JANE CORNWELL meets ALEX KURZEM Holocaust survivor
IWANTED to put a flower on my mother’s grave, wherever that was,’’ Alex Kurzem says softly, fixing me with his kindly, blueeyed gaze. ‘‘ I wanted to know my real name.’’ A trim, silver- haired seventysomething — he might have been born in 1935, but isn’t absolutely sure — Kurzem is in London to promote The Mascot , a book about him written by his son Mark. ‘‘ I spent 60 years trying to forget my past,’’ Alex says of his upbringing in war- torn Europe. ‘‘ I’ve had to do a lot of remembering.’’
In a few days Kurzem will be on a plane to Melbourne and his home in suburban Altona. And to normality: between European media interviews and visits to Mark, an academic at Oxford University, along with a stay in Minsk, Belarus, with newfound half- brother Erick, Kurzem is missing his routine. ‘‘ I had no idea there would be such interest,’’ he says over orange juice in the cafe of the boutique hotel where he is staying. ‘‘ No idea at all,’’ he repeats, shaking his head.
Mark Kurzem and his two brothers had grown up enthralled by their father’s tale of how, as a five- year- old pigherd, he became separated from his peasant family and survived for months in the woods before being rescued by his beloved Latvian foster parents. ‘‘ I made myself believe it,’’ Alex says. ‘‘ I had to live a false life. I had to try and switch off from what I had seen, what I had experienced. When I came to Australia, aged 15’’ — on an assisted passage aboard the SS Nelly — ‘‘ I found a country with its arms open to immigrants. I met Greeks, Italians, Lithuanians. Everyone had their own stories.’’
But none were as extraordinary, or as shocking, as Alex Kurzem’s. The reality was that aged five, hiding in a forest above the Belarussian village of Koidanov on October 21, 1941, he had looked on as Nazi death squads massacred his fellow villagers — his mother, baby brother and sister among them.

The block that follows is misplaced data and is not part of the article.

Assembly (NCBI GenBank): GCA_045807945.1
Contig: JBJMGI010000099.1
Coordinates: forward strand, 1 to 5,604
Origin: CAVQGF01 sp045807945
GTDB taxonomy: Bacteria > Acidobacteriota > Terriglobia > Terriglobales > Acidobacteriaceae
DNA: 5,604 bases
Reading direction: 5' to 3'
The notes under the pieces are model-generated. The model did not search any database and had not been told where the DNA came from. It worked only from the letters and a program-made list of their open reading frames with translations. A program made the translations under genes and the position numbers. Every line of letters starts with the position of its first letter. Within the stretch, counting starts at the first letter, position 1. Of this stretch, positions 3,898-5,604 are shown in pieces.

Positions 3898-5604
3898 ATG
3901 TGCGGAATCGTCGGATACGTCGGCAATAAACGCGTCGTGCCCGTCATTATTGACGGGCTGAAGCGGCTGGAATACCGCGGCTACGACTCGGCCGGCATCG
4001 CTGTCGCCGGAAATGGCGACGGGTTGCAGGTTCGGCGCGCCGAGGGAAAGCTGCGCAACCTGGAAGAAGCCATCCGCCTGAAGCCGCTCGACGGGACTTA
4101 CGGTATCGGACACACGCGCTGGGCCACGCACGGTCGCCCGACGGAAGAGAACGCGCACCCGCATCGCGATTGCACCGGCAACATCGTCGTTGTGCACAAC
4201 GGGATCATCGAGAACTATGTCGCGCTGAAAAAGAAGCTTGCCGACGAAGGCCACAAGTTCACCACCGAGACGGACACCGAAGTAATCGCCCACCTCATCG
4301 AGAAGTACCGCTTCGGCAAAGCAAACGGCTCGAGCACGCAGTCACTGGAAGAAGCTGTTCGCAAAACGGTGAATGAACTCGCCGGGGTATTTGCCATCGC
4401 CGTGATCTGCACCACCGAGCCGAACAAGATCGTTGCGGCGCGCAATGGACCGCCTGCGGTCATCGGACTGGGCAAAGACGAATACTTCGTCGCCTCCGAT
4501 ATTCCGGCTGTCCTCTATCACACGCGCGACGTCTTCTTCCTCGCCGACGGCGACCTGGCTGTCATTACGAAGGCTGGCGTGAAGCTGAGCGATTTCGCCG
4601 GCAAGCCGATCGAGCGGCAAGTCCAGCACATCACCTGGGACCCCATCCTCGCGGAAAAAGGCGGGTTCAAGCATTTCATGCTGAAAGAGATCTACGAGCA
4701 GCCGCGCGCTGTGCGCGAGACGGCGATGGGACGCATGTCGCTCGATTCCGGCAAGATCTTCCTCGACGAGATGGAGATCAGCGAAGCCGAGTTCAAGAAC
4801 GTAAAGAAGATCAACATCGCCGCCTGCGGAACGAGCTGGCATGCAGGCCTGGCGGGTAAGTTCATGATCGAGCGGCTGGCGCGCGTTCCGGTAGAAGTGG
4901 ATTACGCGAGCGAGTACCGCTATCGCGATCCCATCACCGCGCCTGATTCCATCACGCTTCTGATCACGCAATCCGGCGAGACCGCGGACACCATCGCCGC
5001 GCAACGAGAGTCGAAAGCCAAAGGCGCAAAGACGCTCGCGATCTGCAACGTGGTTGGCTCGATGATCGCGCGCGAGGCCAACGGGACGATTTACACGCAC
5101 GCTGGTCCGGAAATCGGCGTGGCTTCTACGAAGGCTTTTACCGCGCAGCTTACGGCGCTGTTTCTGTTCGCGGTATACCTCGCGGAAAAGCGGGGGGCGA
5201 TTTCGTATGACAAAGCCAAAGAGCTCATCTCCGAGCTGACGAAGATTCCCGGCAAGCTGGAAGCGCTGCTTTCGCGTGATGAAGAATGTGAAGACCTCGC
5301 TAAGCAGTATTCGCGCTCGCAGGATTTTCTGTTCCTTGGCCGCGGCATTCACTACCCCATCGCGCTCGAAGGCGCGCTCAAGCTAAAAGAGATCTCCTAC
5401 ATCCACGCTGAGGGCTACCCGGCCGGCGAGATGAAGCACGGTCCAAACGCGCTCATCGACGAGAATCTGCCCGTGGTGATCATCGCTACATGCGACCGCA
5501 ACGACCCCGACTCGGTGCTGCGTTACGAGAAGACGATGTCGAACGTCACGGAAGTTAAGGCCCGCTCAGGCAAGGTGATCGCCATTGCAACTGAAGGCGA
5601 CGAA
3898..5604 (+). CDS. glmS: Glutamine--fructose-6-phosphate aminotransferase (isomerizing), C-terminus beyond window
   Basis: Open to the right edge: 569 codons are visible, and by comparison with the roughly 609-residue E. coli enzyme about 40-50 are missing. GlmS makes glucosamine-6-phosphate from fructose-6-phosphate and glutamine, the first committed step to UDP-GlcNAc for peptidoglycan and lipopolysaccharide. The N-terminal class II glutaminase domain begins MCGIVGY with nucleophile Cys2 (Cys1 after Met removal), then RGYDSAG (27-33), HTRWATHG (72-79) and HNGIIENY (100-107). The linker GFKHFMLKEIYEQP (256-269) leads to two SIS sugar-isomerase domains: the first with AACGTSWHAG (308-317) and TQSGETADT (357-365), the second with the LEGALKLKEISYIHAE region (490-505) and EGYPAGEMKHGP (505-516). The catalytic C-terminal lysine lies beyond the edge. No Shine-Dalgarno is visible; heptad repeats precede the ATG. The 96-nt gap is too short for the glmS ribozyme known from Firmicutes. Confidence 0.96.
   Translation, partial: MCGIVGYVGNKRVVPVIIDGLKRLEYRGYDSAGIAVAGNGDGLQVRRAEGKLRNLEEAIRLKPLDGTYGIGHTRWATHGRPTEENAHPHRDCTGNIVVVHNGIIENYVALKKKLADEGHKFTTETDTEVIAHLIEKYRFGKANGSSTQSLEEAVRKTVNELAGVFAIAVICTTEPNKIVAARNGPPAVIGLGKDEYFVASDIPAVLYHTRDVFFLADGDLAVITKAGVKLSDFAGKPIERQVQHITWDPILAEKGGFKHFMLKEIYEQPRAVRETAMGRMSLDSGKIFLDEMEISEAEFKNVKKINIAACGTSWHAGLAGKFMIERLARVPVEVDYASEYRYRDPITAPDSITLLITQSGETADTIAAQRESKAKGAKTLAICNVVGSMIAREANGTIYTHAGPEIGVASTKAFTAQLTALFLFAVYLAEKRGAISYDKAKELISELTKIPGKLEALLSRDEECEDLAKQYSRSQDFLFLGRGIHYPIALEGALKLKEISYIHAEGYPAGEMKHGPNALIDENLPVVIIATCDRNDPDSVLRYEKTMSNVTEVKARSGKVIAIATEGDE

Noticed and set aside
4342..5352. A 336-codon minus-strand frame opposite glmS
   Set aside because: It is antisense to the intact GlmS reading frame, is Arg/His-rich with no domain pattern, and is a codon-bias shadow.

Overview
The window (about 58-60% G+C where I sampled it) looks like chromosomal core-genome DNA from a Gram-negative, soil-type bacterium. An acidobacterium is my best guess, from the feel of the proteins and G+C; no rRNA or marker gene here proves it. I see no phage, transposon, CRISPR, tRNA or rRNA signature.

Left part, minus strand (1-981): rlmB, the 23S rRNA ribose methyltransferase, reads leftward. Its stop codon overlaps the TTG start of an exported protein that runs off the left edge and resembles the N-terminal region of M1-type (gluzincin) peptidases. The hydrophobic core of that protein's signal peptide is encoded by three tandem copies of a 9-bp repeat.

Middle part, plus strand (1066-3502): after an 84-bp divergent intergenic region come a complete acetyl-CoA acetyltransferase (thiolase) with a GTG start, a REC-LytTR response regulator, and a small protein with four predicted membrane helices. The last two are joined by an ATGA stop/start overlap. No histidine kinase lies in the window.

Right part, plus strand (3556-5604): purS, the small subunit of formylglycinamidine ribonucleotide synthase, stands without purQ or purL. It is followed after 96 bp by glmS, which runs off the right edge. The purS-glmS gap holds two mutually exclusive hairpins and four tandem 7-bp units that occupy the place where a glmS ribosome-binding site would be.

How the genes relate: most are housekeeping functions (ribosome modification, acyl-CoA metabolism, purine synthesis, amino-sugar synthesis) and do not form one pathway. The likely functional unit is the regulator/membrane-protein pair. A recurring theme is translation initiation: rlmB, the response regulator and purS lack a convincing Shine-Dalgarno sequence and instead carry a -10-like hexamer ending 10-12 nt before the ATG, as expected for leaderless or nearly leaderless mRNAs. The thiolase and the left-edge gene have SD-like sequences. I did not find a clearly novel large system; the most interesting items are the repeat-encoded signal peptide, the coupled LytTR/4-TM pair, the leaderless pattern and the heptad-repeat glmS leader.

Traumatised, he wandered the countryside for nine months, sleeping rough, living on whatever he could scavenge: ‘‘ I remember terrible cold, terrible hunger and feeling so very alone.’’ He was found by a local man who was not a Jew and handed over to a Latvian police battalion, apparently to be killed.
‘‘ I was lined up with the others to be shot when I ran forward and begged for bread. One soldier, a Sergeant Kulis, took pity and saved me, I think because I was blond and didn’t look Jewish. He gave me a bit of bread and announced that I was a Russian orphan and that he would be taking me with him.’’ Kurzem is silent for a moment. ‘‘ When he discovered I was Jewish he told me that I must never tell anyone,’’ he continues. ‘‘ I was happy to have a new beginning. I was very young. All I knew was that I was warm, fed and protected.’’
Bizarrely, this little fair- haired Jewish boy became the soldiers’ mascot. ‘‘ They made a big do of christening me Uldis Kurzemnieks, a typical Latvian name’’, which he shortened to Kurzem after arriving in Australia, ‘‘ and gave me a birth date of August 18, 1935. They dressed me up in miniature German army uniforms. I went everywhere with them, even when they changed their identity to a Nazi SS unit.’’